Young adults at One Rock conference called to be saints in their own way

01 November 2019

Appears in: Archdiocesan News

Sarah Willette may be just an ordinary university student, but felt challenged to be a saint after attending One Rock 2.0, the Diocese of Calgary’s annual young adult conference.

“For me, I’ll take away the theme of holiness, and how we can grow in holiness and that we’re all called to be saints,” said Willette, 21, a fourth-year physiology student at the University of Alberta. “I think today really nailed down for me that ordinary people can be saints.”

Over 200 young adults attended this year’s One Rock 2.0 conference.

Over 200 young adults from across the province gathered at St Michael’s Catholic Community for the daylong conference Oct. 26. The event is a part of the Diocese of Calgary’s ongoing efforts to engage young adults in faith, fellowship, and formation.

One Rock exists as an annual conference focused on inspiring, challenging, and equipping young adults to be protagonists in the new evangelization. The event was hosted by keynote speakers Paul J. Kim and Emily Wilson – both based in the U.S. – and Ken Yasinski, an author, speaker and songwriter from Saskatoon.

Bishop William McGrattan addressed the young adults at the conference and celebrated Mass with them.

Paul J. Kim, one of the keynote speakers, organized a social event prior to the One Rock conference.

Participants of the conference started the weekend Friday night at the Calgary Italian Cultural Centre with drinks, hors d’oeuvres, and a round of speed dating to “boost marital vocations,” according to Kim.

The conference includes a vocations panel of young adults, including a priest, a religious sister, and a married couple. The four discussed how they discerned their respective vocations and how their roles in society interact.

“It was refreshing to listen to the panelists because I understood that no matter what your vocation ultimately is, you’re still called to love God, and it was beautiful seeing the different vocations complement each other,” said David Cholewar, 25.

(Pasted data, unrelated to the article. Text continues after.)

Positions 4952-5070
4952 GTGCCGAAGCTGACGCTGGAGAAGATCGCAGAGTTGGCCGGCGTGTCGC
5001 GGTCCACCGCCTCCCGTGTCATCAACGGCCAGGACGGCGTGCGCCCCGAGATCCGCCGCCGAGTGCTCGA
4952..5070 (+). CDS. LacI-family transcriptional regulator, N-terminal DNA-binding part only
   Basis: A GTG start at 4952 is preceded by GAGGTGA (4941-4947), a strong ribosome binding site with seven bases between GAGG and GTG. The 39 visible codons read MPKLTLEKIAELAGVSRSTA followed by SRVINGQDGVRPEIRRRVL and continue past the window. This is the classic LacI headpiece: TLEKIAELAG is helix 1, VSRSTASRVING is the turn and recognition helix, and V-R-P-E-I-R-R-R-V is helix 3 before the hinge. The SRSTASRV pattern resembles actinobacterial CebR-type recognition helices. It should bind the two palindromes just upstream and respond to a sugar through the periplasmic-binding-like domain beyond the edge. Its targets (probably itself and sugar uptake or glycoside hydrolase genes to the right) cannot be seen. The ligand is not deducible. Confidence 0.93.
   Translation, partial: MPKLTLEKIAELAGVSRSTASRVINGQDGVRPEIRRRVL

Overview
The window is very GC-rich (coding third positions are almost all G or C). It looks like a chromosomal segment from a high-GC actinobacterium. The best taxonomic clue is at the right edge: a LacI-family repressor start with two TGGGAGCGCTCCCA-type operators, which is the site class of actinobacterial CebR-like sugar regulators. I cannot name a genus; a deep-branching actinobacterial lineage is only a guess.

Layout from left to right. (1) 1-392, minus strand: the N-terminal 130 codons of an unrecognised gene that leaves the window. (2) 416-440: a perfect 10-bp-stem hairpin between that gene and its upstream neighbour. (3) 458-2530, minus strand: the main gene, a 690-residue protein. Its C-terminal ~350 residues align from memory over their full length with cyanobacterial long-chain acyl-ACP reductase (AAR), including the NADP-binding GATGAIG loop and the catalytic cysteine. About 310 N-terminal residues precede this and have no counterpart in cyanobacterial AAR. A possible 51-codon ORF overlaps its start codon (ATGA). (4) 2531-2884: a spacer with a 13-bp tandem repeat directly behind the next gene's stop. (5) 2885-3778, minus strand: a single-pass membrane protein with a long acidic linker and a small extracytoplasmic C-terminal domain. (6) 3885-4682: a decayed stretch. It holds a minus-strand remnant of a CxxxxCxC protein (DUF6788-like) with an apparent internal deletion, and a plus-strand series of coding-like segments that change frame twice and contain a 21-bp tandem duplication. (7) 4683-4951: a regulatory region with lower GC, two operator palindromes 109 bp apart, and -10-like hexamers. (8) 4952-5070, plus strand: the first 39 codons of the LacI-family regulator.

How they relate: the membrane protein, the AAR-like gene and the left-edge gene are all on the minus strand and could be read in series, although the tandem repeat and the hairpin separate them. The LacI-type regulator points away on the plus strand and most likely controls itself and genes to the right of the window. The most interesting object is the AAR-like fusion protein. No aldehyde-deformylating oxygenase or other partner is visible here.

“I also realized discernment doesn’t have to be a scary thing, it’s just finding out how you can best love God.”

Earlier this month, the diocese also launched the St Francis Xavier Chaplaincy Centre to focus on outreach for young adults between 18 and 35 to aid young adults seeking to deepen their faith through Mass, Adoration, and all-day Confessions.

Young adults from the Diocese of Calgary are encouraged to join the chaplaincy, based at St. Bernard’s Parish, at 11 am on Sundays for Mass and confession.

“I know that it is not an uncommon experience when we leave home, go to university, or enter the workforce, that it doesn’t take long to fall between the cracks, even in our parish life,” said Rev. Cristino Bouvette, the vocations director for the Diocese of Calgary, who created the chaplaincy.

“And if that should ever happen, our diocese has been trying to build a net that says no one who slips through the cracks should fall very far.”

Rev. Cristino Bouvette created the St. Francis Xavier Chaplaincy in Calgary.

Father Bouvette said the chaplaincy is a way to engage young adults beyond their parish.

“There are some young adults who are being engaged by their parish, and so they have no reason to go anywhere. But for the majority of people in this demographic, they don’t feel like they fit in in their parish setting,” Bouvette said.

“So, what we are providing then is a place where young adults will be more intensely formed in their faith and thereby return to their home parish engaged and not looking to what they can get from their parish but what they can give to their parish.”

The St. Francis Xavier Chaplaincy is reaching out to young people who don’t fit into a traditional parish setting.

Both the participants of One Rock 2.0 conference and members of the St Francis Xavier Chaplaincy look forward to meeting Catholics from many areas of Calgary.

“The chaplaincy is an important initiative in Calgary because we needed a hub for young adults in such a big city,” said Bernadette Peters, 24.

“But now that the chaplaincy centre is in place I’ve been able to meet more people. At this stage in life, people are trying to discern their vocation, how people do that is in the context of a community, and I look forward to being a part of this one.”

Cam Davies, an altar server at the St Francis Xavier Chaplaincy, said that liturgy is essential in the life of the young adult community.

“I definitely have come to have much more appreciation for traditional Masses, especially using Latin,” said the 23-year-old, “I just find it so beautiful, like chanting the Gloria. It’s just so amazing and it gives me chills every time.”

-Katherine Szojka, 18, is a writer based in Calgary. She’s a graduate of St. Gabriel Online School in St. Albert.